The shift from hunter-gatherer cultures to cultivation and farming was one of the most significant steps in human civilization – some say the most significant of all. It enabled populations to rise, settlements to turn into cities, surpluses to be stored for the hard times, art and culture to develop.
So what has this got to do with social investment?
Currently, with a few honourable exceptions, the social investment industry is firmly in hunter-gatherer mode. Social investors roam the land to find the ripe, low-hanging fruit of investment-ready ventures. The common complaint of social investors is that there just isn’t enough ripe, low-hanging fruit. As social investment funds multiply, this is becoming the limiting factor for the whole sector. Some have started to act, tending the trees so they produce more investment-ready fruit.
But have any woken up to the need – and the amazing opportunities – of cultivating new seedlings to grow into more trees that will produce more ripe fruit?
Major population level studies like the Global Entrepreneurship Monitor show how in almost every country and almost every sector, the number of enterprises at each size follows a predictable ratio, around 10:1 at each stage. In the UK, we have 5.2 million enterprises, of which 3.3 million are sole or joint traders, and just 6,000 employ more than 250 people. You need a lot of start-ups to get any realistic chance of an enterprise that will be ready for venture capital level funding. You need to cultivate many seedlings to get a tree that bears fruit.
Most start-ups don’t scale up. But even beyond this, most that do scale up do not take investment by way of risk capital. They use other mechanisms, like reinvesting profits, growing their customer base, borrowing against assets. So we need even more start-ups for one investment-ready ripe fruit.
In the West at least, most social investors operate on a venture capital model: sizeable investments, made with thorough due diligence and significant transaction costs. Many see their speciality as ‘social’. By contrast, the first external investment (beyond the bank of Mum and Dad) taken by most early-stage ventures is from angel investors. They operate with small investments, person-to-person decision making and low transaction costs, and they are highly specialized by market sector. They take a number of seedlings and expect to get just a few saplings to sell on to the VC world. The high transaction costs of extensive due diligence would kill their margins, and they need to move with a speed and agility that demands deep familiarity with specific markets. One good example of angels in social investment is Clearly Social Angels.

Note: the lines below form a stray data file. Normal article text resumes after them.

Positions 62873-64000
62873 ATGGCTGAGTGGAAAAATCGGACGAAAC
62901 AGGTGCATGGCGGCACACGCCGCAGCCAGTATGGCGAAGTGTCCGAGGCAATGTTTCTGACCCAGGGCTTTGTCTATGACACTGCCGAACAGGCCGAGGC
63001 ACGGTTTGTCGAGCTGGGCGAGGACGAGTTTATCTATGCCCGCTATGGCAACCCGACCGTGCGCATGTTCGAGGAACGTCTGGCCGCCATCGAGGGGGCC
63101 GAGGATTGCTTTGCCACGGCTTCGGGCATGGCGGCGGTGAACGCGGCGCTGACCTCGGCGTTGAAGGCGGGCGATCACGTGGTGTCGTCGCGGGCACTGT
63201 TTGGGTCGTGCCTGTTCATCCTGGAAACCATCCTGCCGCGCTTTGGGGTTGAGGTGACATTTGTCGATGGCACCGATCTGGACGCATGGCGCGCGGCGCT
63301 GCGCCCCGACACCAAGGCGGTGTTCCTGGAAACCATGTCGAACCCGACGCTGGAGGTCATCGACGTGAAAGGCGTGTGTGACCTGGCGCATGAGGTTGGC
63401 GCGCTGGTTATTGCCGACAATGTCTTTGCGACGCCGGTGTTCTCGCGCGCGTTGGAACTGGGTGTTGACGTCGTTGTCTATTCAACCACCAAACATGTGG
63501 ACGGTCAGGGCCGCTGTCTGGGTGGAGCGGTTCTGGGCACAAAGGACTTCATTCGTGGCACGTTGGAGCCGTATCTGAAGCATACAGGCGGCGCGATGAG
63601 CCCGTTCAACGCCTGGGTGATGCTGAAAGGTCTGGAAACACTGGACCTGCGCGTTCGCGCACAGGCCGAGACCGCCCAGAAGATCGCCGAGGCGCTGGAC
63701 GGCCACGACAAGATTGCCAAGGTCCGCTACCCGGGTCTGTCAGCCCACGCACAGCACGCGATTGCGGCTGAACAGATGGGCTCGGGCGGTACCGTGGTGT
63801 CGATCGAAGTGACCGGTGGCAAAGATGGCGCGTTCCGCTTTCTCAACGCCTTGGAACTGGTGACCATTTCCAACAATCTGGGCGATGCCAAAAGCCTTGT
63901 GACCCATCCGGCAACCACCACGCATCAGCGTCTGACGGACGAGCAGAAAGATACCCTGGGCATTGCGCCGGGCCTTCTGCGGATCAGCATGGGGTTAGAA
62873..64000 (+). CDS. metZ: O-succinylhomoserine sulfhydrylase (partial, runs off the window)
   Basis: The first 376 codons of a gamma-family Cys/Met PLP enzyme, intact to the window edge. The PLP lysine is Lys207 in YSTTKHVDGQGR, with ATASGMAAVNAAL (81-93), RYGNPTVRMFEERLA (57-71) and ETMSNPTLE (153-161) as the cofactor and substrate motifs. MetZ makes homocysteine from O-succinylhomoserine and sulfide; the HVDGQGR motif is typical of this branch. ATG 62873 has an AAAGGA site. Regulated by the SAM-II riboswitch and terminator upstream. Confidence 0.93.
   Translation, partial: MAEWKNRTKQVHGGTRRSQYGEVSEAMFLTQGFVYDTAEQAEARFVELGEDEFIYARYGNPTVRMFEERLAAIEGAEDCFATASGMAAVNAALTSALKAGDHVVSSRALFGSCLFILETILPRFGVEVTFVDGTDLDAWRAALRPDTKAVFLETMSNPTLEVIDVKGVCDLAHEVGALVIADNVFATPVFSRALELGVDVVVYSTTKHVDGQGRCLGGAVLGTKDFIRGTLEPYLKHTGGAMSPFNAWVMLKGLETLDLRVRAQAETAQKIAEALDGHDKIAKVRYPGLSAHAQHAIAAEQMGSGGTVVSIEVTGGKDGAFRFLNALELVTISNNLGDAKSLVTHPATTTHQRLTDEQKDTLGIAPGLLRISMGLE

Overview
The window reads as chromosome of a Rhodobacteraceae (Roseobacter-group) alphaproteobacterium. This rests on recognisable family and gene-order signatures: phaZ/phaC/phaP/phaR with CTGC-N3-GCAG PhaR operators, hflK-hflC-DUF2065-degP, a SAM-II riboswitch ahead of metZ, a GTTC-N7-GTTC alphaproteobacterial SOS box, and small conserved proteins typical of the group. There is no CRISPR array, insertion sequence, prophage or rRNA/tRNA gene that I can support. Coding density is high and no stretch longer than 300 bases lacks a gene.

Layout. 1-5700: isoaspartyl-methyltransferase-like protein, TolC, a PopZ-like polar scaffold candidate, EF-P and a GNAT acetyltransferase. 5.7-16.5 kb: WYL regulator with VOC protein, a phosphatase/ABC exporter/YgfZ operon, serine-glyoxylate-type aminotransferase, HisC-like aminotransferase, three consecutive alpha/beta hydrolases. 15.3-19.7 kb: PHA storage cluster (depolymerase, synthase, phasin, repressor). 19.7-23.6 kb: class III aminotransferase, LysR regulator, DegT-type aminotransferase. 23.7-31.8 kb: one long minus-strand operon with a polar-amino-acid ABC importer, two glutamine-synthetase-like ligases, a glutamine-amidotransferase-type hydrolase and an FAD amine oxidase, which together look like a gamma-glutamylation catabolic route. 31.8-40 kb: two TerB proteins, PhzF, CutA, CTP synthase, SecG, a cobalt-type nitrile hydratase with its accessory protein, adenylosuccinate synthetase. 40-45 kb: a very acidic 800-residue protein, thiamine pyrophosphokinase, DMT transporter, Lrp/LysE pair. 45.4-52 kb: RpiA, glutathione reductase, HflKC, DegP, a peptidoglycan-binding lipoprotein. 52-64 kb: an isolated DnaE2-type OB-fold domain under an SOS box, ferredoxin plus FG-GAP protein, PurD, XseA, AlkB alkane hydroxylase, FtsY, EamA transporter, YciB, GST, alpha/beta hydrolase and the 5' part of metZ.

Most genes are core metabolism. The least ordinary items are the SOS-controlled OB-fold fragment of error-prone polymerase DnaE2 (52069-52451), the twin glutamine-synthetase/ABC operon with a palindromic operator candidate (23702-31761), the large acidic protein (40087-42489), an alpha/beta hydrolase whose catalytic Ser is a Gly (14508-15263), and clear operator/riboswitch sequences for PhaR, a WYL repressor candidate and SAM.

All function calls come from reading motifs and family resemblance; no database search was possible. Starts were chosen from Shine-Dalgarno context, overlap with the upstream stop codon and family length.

Social start-ups are disproportionately led by people from less advantaged backgrounds: they are more likely to have experienced the sort of adversity that creates the passion and drive to solve social problems. So they are less likely to have the funds, confidence, skills and connections to thrive. They need more intensive cultivation support. Agencies like UnLtd and the 36 others in the Global Social Entrepreneurship Network can provide this early-stage support.
But much more help for the seedlings is needed if we are to get the volume needed for a successful social economy. And the angel stage is still a major gap.
In the UK, nearly 250,000 people started something social last year. Much of that activity was purely voluntary, but the figures suggest as many as 100,000 became recognized entities. The UK has the most comprehensive early-stage support for social entrepreneurs in the world, yet the sum total of that specialist support helps around 3,000 social entrepreneurs per year. Even here, we are orders of magnitude off the mark.
Many of these start-ups hide their social character, eschewing the regulated social forms such as charities and Community Interest Companies, and using the support available for commercial start-ups. At UnLtdwe see an increasing proportion of high-growth social entrepreneurs using profit-distributing models and locking their social mission in through other means. Echoing Green have recently reported on similar trends in the USA. This movement is seen in the B Corps initiative and is being picked up by the Mission Alignment Group of the Social Impact Investment Taskforce set up by the G8 last year. There are concerns about mission drift, but my hunch is these ‘profit-with-purpose’ businesses will create substantially more social impact over time.
All this, of course, is just part of the story. Where social ventures are creating new markets, the work by Monitor Inclusive Markets on moving from Blueprint to Scale and going Beyond the Pioneershows how we also need to build the wider ecosystem. We need the supplies, the tools, the logistics and the markets, for the seedlings to grow, the trees to fruit, and the fruit to reach the market.
Social investment is looking to become a major industry, building a better social economy, and becoming a key part of our global civilization. We have work initiated by the G8, the UN, OECD, multinational companies and major foundations, all hunting for the solution. Social investment simply cannot achieve its goals on a hunter-gatherer mentality. It’s time to shift to cultivation.
Cliff Prior is CEO of UnLtd UK.